2. Sean –

                      Acknowledged – the breadth of usage of proskunew was my whole point. However, if you don’t like proskunew for “worship”, what word are you specifically focused on that relegates real worship to God alone? And what are going to do with, just a very small sample, the following vss.

                      Lk4:8 – Jesus called us to “Worship God alone”. What word is used?

                      Ex 34:14 – Worship Jehovah only. What word is used? Ok, I understand it was presumably written in Hebrew but what word is used in the Septuagint?

                      Rev19:10 – John is not to worship the angel but to worship God alone. What word is used???? (OK, sorry for the emphasis…:-) )

                      Throw in Mt14:33, Mt 28:16, 17 just for fun…:-)

                      What is the real point of the word “proskunew” if it does not mean “worship”? What is the point of the above passages if proskunew does not mean worship in the sense of worshiping God?

                      I love the Bible – it is sharper than any two edged sword.

                    3. Greg,

                      I would distinguish between various uses of the word PROSKUNHSOUSIN by focusing on contextual *intent* rather than solely on the term itself, which was broader in its application that you seem inclined to allow, although you said that the broad applicability is part of your argument, which is now rather ambiguous to me, admittedly. Are you trying to follow in Hurtado’s footsteps? 😉

                      Interestingly, at Luke 4:8 the Lukan Jesus saw the need to qualify what sort of “worhsip” he was referring to by using the word LATREUSEIS. In other words, he was making clear that he wasn’t referring to just any old PROSKUNHSOUSIN, such as that which Kings were rightly due, but to PROSKUNHSOUSIN in its hardest possible sense.

                      The angel refused PROSKUNHSOUSIN because he was acting as a messenger, not as one ruling in behalf of God. In other words, the angel wasn’t designated to sit on God’s throne and rule in his behalf as the Dividic kings, Jesus Christ, and Christian co-rulers were. The Matthean verses again involve PROSKUNHSOUSIN being offered to the ultimate Davidic King, the Messiah himself. If David deserved such treatment, surely Jesus did as well, even more so.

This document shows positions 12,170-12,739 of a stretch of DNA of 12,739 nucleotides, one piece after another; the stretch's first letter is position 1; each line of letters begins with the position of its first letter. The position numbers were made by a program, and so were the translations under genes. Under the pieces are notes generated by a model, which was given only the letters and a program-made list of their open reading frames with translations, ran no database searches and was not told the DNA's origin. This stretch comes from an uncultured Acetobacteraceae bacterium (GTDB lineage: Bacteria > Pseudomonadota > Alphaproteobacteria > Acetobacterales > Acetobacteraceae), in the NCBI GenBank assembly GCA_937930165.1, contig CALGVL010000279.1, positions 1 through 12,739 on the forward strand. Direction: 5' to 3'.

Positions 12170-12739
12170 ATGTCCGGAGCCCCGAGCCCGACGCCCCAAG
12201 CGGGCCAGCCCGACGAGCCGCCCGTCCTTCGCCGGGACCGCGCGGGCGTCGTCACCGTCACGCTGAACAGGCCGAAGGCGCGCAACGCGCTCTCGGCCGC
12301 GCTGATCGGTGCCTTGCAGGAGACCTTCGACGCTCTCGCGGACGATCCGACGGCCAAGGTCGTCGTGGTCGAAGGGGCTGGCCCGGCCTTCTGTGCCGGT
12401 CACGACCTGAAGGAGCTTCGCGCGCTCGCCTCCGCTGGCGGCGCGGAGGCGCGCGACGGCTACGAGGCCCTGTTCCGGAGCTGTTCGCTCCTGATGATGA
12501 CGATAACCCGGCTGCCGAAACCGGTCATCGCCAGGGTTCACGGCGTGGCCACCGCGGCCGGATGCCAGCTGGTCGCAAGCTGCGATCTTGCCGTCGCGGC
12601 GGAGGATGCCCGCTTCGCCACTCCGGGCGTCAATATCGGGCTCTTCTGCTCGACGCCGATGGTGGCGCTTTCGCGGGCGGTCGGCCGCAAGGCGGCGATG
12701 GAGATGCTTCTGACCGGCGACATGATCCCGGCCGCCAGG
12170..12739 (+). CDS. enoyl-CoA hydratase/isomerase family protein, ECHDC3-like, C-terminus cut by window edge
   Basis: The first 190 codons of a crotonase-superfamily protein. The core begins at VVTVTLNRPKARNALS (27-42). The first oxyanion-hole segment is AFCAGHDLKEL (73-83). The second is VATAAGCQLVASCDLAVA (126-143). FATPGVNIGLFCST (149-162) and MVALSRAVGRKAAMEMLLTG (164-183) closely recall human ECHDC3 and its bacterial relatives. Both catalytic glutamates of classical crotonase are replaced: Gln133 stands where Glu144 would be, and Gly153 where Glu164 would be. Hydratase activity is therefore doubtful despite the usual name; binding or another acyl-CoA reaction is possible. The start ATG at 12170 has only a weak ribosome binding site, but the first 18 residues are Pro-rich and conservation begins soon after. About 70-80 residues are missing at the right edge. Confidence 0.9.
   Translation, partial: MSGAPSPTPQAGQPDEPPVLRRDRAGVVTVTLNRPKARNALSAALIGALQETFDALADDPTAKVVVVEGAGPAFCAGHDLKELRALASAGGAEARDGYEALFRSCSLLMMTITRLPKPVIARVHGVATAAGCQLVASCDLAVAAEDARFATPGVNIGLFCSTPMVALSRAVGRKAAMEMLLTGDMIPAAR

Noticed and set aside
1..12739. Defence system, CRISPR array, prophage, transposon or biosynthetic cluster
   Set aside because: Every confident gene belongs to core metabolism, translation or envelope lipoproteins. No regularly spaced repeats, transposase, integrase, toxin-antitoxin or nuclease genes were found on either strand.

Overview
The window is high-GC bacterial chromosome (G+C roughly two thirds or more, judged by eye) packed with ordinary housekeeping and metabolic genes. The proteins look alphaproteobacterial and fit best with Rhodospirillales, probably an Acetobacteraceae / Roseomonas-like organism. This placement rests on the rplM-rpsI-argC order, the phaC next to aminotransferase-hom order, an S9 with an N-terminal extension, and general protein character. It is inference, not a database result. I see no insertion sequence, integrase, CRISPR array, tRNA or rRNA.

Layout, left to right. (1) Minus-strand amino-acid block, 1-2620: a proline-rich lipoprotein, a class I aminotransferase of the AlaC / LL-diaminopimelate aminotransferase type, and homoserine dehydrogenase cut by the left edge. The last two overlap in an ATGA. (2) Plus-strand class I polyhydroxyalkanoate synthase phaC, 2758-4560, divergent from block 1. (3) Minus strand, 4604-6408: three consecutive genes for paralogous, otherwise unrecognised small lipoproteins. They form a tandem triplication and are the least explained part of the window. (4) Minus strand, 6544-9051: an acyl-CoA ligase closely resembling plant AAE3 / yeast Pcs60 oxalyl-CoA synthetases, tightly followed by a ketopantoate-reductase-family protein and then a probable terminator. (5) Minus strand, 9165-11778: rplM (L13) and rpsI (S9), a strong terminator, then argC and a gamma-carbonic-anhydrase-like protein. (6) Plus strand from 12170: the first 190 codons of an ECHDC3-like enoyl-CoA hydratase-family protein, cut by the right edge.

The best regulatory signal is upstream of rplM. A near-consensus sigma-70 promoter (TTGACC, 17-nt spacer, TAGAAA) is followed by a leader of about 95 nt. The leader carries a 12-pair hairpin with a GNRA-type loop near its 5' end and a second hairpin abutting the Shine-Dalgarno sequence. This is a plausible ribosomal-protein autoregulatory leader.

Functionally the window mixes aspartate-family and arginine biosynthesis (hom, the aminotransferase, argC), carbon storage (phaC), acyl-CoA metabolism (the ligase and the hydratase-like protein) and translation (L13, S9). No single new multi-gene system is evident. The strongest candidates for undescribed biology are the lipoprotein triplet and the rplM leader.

When a word has a somewhat broad range of usage, it’s a mistake to assume that it can be used of anyone without reference to intent. While I’m not a Catholic, I think that they’re distinctions may be helpful, and may very well represent correspondingly similar distinctions that were present in the minds of ancient worshipers, though unstated/undeveloped. See:


                      Using that scheme as a guide, I would say that Jesus received dulia and hyperdulia , but not latria. Thus, I would reword one of Longenecker’s comments as follows:

                      “This also should be understood clearly: the dulia and hyperdulia which we give to [Jesus]…is ultimately honor given to God.”

                      Compare those words to Paul’s:

                      “Therefore God exalted him to the highest place and gave him the name that is above every name,
                      that at the name of Jesus every knee should bow, in heaven and on earth and under the earth, and every tongue acknowledge that Jesus Christ is Lord, ***to the glory of God the Father.***” (Phil 2:10, 11).

                    4. Sean

                      I can buy all of this. This in fact is my very point.